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Community members help bring festive look to library

- Because of the time and talents of a loyal patron, the Whitehall Public Library has another fantastic addition to its recently remodeled library lobby. This remarkable book Christmas tree is a perfect compliment to the library's welcoming entrance. Last year, when the library director saw a similar-looking tree posted online, she printed it out and showed it to a regular patron (who asked to remain anonymous), whom she knew to be a handyman and all-around great guy. He took the photo home and devised a plan to construct a tree for Whitehall. Submitted photo
Because of the time and talents of a loyal patron, the Whitehall Public Library has another fantastic addition to its recently remodeled library lobby. This remarkable book Christmas tree is a perfect compliment to the library's welcoming entrance. Last year, when the library director saw a similar-looking tree posted online, she printed it out and showed it to a regular patron (who asked to remain anonymous), whom she knew to be a handyman and all-around great guy. He took the photo home and devised a plan to construct a tree for Whitehall. Submitted photo
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Wednesday, Dec. 5, 2012, 8:59 p.m.
 

Rows of hard-bound books, stacked and balanced on top of one another in the shape of a tree — laced with a string of decorative lights — help to bring holiday cheer to the newly renovated Whitehall Public Library lobby.

The “book tree” at the library's entrance is just one way that members of the Whitehall community are helping to lend a hand at the borough hub.

Youths volunteer to help at library programs, and regular library users have helped to create different centerpieces and accessories for the facility.

“I love being able to tap into local talent,” library director Paula Kelly said. “I try hard to keep it local. I think it's more personal that way.”

When Kelly saw a photo online last summer of a holiday tree, created merely of books stacked in a decorative fashion, she printed out the photo and showed it to a regular library patron, whom she knew to be good with handy projects.

“I thought it was so adorable,” she said. “I gave (the picture) to him and I said, ‘Wouldn't this be fun to do in the library?'”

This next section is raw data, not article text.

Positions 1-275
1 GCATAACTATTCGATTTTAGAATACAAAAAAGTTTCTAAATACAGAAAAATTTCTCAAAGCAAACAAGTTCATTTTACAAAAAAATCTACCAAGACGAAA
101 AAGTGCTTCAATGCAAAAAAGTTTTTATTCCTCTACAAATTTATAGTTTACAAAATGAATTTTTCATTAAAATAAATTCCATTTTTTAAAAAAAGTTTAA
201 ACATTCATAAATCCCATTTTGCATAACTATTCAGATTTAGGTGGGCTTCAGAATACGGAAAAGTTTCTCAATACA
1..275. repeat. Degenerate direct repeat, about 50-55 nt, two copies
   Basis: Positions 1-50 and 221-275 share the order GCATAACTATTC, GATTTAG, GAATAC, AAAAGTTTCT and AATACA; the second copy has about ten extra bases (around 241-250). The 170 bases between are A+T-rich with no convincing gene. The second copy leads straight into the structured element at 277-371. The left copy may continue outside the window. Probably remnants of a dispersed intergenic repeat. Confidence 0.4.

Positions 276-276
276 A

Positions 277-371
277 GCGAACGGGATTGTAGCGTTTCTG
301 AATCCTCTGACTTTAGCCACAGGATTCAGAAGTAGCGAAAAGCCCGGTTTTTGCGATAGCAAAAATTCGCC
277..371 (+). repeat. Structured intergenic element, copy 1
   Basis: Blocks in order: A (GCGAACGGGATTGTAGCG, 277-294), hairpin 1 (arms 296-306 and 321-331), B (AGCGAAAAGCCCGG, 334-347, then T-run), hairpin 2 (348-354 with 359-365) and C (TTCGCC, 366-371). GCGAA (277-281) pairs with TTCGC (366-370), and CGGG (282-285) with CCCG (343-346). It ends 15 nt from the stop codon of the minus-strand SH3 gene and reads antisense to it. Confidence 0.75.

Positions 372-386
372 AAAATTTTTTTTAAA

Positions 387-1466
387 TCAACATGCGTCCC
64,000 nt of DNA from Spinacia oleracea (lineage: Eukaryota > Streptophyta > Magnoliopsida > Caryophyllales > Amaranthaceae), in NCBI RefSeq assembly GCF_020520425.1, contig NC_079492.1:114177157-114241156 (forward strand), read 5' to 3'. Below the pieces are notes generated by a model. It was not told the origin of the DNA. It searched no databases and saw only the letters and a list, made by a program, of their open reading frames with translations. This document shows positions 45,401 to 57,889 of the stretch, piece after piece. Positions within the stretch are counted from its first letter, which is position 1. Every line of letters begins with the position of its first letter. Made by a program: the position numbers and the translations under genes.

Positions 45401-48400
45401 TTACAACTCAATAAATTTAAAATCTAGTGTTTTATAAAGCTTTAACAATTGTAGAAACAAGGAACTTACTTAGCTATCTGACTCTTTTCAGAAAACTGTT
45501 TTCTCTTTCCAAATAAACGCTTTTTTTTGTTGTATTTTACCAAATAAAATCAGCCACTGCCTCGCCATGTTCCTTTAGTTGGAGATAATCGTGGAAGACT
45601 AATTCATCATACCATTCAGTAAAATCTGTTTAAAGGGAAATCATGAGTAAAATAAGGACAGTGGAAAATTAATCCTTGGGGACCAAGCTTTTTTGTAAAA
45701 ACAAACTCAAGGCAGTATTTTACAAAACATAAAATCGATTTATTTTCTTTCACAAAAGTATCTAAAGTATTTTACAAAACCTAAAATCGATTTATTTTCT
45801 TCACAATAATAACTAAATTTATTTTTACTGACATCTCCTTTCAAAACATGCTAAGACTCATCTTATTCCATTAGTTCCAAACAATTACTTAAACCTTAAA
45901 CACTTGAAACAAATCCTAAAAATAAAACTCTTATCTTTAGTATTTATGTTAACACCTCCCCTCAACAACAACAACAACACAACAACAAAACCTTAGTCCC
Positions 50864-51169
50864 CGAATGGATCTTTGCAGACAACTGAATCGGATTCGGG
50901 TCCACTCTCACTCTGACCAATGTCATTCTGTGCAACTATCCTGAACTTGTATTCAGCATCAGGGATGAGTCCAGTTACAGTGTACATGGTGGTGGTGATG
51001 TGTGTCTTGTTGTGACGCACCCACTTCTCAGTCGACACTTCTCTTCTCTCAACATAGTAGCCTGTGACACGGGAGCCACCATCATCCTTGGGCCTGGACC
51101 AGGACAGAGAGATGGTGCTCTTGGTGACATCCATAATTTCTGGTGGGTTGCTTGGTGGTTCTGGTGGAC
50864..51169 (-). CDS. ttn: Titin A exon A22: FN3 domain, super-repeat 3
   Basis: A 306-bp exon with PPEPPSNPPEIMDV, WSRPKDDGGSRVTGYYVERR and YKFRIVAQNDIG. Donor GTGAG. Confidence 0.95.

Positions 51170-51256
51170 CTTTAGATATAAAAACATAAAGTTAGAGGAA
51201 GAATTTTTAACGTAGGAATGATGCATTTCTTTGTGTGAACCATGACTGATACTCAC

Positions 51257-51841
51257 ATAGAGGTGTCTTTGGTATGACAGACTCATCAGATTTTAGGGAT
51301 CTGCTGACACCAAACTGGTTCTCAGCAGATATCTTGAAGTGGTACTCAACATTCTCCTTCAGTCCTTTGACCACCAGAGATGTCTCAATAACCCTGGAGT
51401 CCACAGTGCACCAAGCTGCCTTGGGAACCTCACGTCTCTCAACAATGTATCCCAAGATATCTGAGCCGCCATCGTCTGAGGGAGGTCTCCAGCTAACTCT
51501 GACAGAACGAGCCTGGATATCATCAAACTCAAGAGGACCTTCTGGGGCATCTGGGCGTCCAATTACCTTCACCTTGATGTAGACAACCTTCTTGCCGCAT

The retired man, who visits the library about once a week, devised a plan to construct a tree for the Whitehall library, Kelly said.

Using donated books and out-of-date items from the library's collection, the man who asked to remain anonymous, spent less than a day putting together the “book tree,” Kelly said.

The tree has become a focal point in the lobby for the holidays. Patrons now are saying they, too, would like to build a similar tree at their homes, Kelly said.

Other regular library patrons, and community members who don't use the library all that often, too, in recent months, have been spending time to help the library.

Another library patron designed and upholstered a window seat-cushion for the lobby area, Kelly said.

Within the last three months, youths from the area have begun helping to organize and run children's programs at the library, said Denise Ignasky, children and youth services librarian.

Members of the library's “Teen Advisory Group,” who range from sixth to 12th grade and come from various schools in the area, volunteer their time to create displays for the library and assist with children's programs, Ignasky said.

Whitehall Library also has partnered with Baldwin High School FACS teacher and preschool director Virginia Pfatteicher to have students assist with library programs for community service hours.

“It's been wonderful,” said Ignasky, noting that as many as a dozen youths have volunteered to help during a single program at the library.

The most recent was Saturday's life-sized Candy Land game, where youths served as story characters and guides for the program geared for children ages 3 to 8 years old.

“They're taking an active role in helping to run the programs,” Ignasky said. “I really appreciate the enthusiasm that they have.”

The children in the programs also enjoy having the youths volunteer, seeing them as “role models,” Ignasky said. Finding enough youths to volunteer for each library program hasn't been a problem, either.

And they help with all aspects of the programs, from setups to cleanup — providing each child in attendance with more one-on-one attention, Ignasky said.

Stephanie Hacke is a staff writer for Trib Total Media. She can be reached at 412-388-5818 or shacke@tribweb.com.

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